*Note than in 2008, Obama won the popular vote by between 9 million and 10 million votes over his Repugnican opponent John McCainosaurus, and that Obama was re-elected in 2012 by almost 5 million popular votes over his Repugnican opponent Mittens Romney — and note that in 2000, George W. Bush lost the popular vote to Democrat Al Gore by almost 544,000 votes.

While I voted for Ralph Nader for president in 2000, I fully recognized at that time, and I still recognize now, that Al Gore won the 2000 presidential election, fair and square. And while I voted for Obama in 2008 but could not vote for him again in 2012 (I voted for the Green Party candidate instead), I fully recognize that although Obama didn’t, in my eyes, deserve a second term, the majority of the nation’s voters disagreed with me on that point at the ballot box.

A true patriot in a true democracy accepts the outcomes of elections, even when (perhaps especially when) the outcomes do not go his or her way.

There is no other way — except for the tyranny that the Repugnican Tea Party traitors apparently wish to impose on all of us, against our wishes and against our will.

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Repugnican losers are trying to rig the game

Widespread talk of how the Repugnican Tea Party was going to “reform” itself after two national rejections in a row has been a fucking joke. We have our answer already: Of course the traitors have no interest whatsofuckingever in changing their ways.

Now, the Repugnican Tea Party traitors are trying to have the electoral votes in some purple states with Repugnican-Tea-Party-majority state governments changed from winner takes all (which is the case in 48 of the 50 states) to divvying them up (like only Maine and Nebraska do) — but only in those purple states in which this change of the rules would benefit the Repugnican Tea Party traitors, of course.

They’re not talking about divvying up the electoral votes of such deep-red, winner-takes-all states as Texas or Arizona or Georgia. They’re only talking about divvying up the electoral votes of such purple states as Virginia, Pennsylvania and Wisconsinstates that Barack Obama just won (and that he won in 2008).

It seems to me that this violates the equal protection clause of the U.S. Constitution’s Fourteenth Amendment — at least in spirit, if not in the letter — because it gives the voters in some states a right that voters in other states do not: Namely, to have their votes make a difference in the Electoral College.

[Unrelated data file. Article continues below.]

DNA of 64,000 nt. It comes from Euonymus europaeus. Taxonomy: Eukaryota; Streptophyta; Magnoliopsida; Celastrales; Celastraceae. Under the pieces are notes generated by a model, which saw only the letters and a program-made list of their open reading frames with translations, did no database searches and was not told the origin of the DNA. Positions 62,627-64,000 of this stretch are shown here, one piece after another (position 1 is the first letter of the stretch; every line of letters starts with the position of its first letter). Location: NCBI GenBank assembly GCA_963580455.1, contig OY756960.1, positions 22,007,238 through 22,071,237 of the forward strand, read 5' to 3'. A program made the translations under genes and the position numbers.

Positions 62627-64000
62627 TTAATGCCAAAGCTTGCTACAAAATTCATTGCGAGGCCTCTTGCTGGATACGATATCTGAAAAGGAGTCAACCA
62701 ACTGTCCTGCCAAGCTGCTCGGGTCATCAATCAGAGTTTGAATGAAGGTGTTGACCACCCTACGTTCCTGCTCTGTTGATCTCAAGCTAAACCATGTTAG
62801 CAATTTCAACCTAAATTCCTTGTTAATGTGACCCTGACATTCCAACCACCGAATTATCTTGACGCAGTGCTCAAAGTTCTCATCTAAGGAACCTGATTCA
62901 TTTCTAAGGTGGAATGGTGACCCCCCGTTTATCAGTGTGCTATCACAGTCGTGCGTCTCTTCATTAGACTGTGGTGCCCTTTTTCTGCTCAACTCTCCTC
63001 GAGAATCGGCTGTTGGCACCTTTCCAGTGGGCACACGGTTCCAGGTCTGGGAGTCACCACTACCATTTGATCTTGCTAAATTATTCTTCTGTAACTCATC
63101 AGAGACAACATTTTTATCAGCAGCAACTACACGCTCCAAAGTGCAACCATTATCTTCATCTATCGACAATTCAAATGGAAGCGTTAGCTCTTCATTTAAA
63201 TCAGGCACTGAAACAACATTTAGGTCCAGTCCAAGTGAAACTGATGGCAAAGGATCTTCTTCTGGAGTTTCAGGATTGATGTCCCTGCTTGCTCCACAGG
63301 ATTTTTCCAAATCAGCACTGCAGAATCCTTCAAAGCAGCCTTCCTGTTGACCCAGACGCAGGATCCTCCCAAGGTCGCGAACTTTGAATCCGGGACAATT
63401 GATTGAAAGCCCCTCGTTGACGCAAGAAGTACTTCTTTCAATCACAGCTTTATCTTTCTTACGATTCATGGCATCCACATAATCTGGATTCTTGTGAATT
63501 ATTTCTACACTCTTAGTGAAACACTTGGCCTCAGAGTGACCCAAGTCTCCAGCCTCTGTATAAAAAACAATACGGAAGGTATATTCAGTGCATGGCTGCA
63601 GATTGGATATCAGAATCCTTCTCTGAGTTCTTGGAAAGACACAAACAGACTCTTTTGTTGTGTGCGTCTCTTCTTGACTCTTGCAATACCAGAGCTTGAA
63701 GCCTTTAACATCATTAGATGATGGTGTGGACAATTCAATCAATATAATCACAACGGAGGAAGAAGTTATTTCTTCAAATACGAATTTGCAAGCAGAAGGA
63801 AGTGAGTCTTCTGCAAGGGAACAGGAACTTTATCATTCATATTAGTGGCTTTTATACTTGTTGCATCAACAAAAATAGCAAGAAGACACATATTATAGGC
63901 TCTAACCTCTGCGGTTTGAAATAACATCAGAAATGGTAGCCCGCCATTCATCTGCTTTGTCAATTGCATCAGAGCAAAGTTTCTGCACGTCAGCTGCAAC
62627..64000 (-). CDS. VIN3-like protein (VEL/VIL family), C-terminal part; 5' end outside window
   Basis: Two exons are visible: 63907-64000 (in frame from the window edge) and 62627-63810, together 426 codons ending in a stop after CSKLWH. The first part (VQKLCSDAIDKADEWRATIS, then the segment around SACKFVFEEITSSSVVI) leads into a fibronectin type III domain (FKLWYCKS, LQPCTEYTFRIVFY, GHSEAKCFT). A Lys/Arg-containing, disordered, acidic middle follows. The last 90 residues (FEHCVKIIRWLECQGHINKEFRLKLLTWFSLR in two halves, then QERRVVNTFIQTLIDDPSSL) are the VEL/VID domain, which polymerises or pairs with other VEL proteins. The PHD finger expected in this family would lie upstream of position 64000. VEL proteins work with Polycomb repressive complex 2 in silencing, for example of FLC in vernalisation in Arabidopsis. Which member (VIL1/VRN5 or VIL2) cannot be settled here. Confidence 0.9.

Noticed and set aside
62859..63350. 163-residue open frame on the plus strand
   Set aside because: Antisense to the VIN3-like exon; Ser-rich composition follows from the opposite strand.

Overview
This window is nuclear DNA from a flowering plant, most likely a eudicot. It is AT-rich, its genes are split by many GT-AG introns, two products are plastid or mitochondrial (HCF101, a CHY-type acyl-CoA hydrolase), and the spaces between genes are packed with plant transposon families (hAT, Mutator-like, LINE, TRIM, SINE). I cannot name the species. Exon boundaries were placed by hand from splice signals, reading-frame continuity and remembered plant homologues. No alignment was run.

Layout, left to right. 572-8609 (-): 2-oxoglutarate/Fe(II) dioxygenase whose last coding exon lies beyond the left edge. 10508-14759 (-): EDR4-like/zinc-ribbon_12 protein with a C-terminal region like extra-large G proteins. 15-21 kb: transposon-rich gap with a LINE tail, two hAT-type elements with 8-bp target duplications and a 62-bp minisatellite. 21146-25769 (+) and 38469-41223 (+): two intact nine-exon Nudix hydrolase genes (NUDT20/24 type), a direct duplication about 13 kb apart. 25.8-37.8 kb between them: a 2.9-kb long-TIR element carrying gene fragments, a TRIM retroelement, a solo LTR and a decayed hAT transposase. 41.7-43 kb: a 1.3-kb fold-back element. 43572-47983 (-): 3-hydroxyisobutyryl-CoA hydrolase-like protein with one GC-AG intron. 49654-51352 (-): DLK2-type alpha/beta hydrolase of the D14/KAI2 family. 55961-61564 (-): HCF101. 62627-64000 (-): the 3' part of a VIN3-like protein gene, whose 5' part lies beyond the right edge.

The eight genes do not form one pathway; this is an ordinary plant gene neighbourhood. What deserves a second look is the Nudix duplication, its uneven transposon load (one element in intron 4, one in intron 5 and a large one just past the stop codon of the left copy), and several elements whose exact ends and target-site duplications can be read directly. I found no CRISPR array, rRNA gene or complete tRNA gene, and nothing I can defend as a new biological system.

I’ll even play devil’s advocate here: The Repugnican Tea Party traitors’ new scheme, if it had been in place in our last presidential election, would have meant that, for instance, someone who voted for Mittens Romney on November 6 in, say, Virginia or Wisconsin or Pennsylvania still would have had his or her vote count in the Electoral College as long as he or she lived in a congressional district that Mittens won, even though Barack Obama won the majority of all of the votes in those states — but someone who voted for Mittens in, say, deep-blue New York or California, would not have had his or her vote count in the Electoral College, because in those winner-takes-all states, Obama would have received all of the states’ electoral votes.

Is that fair — to give voters in some states more say in the Electoral College than the voters in other states? Shouldn’t every voter’s presidential vote count equally?

Of course, the Repugnican Tea Party traitors, being traitors, aren’t about fairness and equality and democracy. They’re about “winning” at all costs — fairness and equality and democracy be damned.

Of course, the best course of action would be to eliminate the Electoral College altogether, to amend the United States Constitution to abolish it and to replace it with a straight-up popular vote for the presidency.

In a so-called democracy, there is no good reason not to choose the president of the United States based on a popular vote. (“But that’s the way we’ve always done it!” is not a valid argument, since it replaces reasoned analysis with mental laziness [a.k.a. “tradition”].)

The winner-takes-all Electoral College method effectively means that those blue voters in red states and those red voters in blue states have no voice at all, but to have one of the two duopolistic political parties pick and choose which states are to be winner-takes-all and which states are to divvy up their electoral votes — only in order to benefit that party’s presidential candidates — is even worse.

It is unfair as it is that even Nebraska and Maine divvy up their electoral votes when the other 48 states do not, but this hasn’t been a huge unfairness problem thus far, since both states together have only nine electoral votes (at least 270 of the 538 electoral votes are necessary to win the White House).

If the Repugnican Tea Party traitors are successful in rigging the entire Electoral College to benefit themselves, however, millions of voters will be disenfranchised.

The good news in all of this is that if the Repugnican Tea Party were strong, it wouldn’t need to cheat in order to “win” presidential elections, as it did in 2000 (and probably in 2004 as well), and as it is trying to do now.

The bad news is that sluggish, complacent, lazy Americans have a way of just allowing the Repugnican Tea Party traitors to get away with their blatantly anti-democratic bullshit, such as stealing presidential elections and launching bogus wars.